Meeting an old friend, we head out for dinner at Clarette. This French restaurant with a focus on wine is situated in a mock Tudor townhouse with ornate stained-glass windows on the corner of Blandford Street and Manchester Street. Here we are shown to our table and offered a glass of champers to enjoy while we read through the classic French menu.
Clarette is owned by Alexandra Petit-Mentzelopoulos of the Château Margaux family and Natsuko Perromat du Marais, a leading restaurateur and as you might imagine the wine list here is pretty awesome. To start, I can’t resist a French classic with a twist and pick the Tartare de boeuf, hand-cut beef rump, cured egg yolk, corn tortilla and jalapeños (£12). I loved the little bursts of heat from the chilli peppers against the creaminess of the egg and richness of the steak. Jules also loved her Chevre chaud caramelised goat cheese, pine nuts, figs and bitter leaf salad (£11). This dish was so pretty that she stared longingly at it for a good few moments before getting stuck in. Happy to be guided by our expert sommelier we both revelled in a glass of 2012 Margaux du Château Margaux with our starters, a juicy berry driven red with a comforting oaky finish. Listening to the chatter of the French couple at the table behind us, if I closed my eyes I could almost be transported to a Parisian bistro.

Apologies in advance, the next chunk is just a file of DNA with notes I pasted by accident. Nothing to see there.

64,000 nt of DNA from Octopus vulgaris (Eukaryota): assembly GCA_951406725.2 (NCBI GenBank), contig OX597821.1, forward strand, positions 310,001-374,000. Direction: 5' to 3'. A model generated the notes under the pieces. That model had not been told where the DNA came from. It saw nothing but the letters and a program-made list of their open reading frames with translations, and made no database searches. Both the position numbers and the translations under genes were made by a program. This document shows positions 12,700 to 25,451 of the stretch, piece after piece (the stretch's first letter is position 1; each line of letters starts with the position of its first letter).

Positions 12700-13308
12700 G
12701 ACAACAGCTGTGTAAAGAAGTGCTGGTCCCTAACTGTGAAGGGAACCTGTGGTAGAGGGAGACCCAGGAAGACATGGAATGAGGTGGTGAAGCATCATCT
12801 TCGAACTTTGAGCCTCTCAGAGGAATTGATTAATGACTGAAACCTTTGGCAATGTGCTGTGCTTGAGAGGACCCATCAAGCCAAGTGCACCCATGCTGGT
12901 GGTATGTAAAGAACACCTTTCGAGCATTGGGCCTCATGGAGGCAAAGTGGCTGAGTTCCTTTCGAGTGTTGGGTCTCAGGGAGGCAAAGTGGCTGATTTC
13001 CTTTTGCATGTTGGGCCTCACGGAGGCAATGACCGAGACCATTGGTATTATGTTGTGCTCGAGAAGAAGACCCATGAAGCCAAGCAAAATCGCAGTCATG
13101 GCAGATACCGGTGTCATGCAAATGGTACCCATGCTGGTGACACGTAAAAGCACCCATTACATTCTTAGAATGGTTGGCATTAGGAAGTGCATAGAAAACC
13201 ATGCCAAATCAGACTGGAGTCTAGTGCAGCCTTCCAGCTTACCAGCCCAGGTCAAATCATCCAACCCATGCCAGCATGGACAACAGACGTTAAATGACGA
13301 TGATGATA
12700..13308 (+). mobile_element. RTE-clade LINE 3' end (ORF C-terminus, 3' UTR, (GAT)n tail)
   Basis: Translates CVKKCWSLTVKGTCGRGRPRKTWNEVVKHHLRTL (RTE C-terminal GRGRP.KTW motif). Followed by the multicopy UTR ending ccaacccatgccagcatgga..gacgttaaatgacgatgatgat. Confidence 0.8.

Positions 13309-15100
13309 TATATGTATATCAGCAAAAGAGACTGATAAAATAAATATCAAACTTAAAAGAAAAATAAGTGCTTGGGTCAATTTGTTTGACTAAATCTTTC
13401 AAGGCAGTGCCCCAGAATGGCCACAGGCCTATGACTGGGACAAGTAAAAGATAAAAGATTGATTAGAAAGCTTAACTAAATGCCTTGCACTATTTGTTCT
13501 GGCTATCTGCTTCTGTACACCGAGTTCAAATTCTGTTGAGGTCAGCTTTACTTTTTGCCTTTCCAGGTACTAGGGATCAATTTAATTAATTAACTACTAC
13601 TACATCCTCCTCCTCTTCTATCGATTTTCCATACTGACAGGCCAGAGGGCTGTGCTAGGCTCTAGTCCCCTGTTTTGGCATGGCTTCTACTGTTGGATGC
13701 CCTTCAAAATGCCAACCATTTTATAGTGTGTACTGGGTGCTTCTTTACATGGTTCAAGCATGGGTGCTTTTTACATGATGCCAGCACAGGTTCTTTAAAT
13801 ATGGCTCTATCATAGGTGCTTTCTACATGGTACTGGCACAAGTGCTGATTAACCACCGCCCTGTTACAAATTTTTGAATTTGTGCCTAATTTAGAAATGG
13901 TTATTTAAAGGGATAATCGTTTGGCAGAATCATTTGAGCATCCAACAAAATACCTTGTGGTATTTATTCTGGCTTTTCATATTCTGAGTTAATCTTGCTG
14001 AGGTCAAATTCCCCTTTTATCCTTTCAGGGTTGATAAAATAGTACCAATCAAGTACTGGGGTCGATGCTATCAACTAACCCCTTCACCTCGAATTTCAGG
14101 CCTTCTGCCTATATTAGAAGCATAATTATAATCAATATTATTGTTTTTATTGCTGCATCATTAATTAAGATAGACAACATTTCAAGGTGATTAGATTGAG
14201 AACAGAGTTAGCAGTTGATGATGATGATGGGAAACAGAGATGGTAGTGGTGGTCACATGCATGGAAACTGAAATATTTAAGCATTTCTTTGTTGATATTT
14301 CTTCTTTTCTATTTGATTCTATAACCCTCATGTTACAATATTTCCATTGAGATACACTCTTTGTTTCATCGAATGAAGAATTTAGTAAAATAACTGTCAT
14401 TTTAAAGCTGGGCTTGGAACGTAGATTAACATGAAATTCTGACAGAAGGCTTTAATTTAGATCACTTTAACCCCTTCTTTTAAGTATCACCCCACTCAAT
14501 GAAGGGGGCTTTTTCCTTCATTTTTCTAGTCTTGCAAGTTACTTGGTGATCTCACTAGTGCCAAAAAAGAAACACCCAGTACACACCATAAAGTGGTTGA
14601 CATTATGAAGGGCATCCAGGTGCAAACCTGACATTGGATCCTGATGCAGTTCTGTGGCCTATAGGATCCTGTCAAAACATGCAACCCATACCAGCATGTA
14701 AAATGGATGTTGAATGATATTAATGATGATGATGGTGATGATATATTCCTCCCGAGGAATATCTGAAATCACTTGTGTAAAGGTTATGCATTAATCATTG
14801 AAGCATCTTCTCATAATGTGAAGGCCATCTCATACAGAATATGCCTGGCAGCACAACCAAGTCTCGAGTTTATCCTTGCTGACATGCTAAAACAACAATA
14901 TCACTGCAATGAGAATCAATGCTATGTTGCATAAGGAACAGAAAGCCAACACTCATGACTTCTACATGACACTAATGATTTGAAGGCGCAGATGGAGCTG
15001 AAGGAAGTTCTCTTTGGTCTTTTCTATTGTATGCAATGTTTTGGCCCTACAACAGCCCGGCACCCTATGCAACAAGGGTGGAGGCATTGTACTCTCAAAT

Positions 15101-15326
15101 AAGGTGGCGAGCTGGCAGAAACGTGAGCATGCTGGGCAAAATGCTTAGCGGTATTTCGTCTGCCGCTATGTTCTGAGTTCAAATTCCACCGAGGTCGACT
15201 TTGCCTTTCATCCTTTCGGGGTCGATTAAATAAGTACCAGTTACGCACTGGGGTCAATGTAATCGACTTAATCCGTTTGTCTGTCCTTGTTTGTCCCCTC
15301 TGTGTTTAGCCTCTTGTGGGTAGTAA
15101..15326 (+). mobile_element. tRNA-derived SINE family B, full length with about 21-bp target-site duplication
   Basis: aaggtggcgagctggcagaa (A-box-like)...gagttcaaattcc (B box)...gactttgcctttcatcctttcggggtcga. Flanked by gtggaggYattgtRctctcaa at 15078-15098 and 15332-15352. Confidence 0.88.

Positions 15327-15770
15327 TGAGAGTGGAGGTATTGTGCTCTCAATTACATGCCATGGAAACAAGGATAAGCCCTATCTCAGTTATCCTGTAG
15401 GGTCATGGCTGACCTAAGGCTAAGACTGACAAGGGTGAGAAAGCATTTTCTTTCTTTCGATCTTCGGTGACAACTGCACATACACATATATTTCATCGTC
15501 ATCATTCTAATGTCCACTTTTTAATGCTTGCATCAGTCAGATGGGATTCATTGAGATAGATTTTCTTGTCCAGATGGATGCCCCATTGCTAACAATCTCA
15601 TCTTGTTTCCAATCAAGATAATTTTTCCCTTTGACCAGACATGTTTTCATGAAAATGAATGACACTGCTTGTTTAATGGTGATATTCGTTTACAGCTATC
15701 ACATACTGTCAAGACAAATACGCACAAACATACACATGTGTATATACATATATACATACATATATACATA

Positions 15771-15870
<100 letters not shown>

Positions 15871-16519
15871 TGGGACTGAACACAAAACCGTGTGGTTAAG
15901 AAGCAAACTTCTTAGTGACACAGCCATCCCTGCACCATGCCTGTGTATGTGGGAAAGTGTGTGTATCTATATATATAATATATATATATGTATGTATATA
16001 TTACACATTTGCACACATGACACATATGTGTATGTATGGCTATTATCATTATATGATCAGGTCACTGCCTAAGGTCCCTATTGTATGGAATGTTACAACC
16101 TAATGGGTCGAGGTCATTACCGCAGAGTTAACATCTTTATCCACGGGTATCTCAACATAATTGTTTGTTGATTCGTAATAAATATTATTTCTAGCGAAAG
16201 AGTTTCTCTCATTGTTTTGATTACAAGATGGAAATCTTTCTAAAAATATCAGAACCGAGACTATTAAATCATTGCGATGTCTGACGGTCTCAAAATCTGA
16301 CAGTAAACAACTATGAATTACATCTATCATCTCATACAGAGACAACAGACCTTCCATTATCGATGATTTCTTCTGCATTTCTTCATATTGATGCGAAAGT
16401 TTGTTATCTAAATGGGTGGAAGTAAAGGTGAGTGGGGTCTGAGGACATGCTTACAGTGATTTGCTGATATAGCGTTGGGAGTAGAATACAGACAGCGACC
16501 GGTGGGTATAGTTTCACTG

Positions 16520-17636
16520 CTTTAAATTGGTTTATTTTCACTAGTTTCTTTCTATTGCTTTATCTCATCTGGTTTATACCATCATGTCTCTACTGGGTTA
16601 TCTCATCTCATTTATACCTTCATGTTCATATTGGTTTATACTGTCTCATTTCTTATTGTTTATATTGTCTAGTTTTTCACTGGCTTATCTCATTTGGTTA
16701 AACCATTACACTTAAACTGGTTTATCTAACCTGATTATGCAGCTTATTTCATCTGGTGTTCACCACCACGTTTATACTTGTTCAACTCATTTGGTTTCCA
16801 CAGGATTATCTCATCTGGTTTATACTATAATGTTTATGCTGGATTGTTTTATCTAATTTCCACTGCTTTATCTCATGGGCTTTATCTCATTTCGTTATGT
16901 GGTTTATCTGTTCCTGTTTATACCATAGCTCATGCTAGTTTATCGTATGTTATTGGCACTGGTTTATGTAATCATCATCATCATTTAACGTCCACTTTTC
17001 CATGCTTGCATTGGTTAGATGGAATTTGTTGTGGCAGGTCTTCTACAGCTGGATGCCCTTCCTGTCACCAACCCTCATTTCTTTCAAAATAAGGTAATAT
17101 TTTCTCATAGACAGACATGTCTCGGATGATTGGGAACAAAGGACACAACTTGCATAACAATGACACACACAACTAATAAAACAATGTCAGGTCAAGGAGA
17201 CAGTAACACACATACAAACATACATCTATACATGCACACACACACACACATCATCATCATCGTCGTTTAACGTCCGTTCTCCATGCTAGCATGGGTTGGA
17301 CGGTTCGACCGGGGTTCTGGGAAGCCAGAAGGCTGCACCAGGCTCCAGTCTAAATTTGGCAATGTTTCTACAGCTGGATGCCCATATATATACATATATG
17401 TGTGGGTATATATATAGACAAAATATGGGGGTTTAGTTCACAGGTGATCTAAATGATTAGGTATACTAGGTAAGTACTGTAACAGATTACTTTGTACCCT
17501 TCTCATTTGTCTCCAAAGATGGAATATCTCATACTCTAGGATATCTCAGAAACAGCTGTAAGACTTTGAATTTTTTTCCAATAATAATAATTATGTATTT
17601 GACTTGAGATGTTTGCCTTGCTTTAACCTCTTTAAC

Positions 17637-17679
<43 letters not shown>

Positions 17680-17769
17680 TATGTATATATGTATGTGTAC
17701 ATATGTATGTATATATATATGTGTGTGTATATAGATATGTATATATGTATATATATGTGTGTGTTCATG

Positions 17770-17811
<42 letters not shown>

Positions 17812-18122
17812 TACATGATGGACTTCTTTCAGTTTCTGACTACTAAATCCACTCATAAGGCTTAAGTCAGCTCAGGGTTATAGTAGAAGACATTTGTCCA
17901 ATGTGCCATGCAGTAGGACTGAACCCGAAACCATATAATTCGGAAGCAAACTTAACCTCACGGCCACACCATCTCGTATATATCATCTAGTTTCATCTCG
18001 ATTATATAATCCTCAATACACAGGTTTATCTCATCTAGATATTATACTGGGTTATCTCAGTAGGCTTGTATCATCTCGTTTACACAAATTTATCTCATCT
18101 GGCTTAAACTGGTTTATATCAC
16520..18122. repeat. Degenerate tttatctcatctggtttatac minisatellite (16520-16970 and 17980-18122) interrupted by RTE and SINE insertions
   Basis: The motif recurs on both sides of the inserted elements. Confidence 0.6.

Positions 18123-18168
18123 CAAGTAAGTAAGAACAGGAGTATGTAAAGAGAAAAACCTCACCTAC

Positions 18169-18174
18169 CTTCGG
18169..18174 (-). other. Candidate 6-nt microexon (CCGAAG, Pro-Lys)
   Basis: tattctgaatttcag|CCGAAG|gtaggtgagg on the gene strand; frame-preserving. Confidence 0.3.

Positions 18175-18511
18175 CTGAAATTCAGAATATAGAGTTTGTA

Matching mains of St. Jacques, seared scallops, lemongrass foam, mangetout, turnips and lotus root (£29) were paired with an unusual Greek wine, 2019 Moschofilero, Mister Helios, Kalogris from the Peloponnese. This citrussy white with a touch of saltiness was the perfect match to the generous portion of sweet, nutty scallops sat atop still crunchy mangetout and delicate turnips. I loved the addition of the crisp lotus root, providing a perfect contrast to the yielding scallop meat.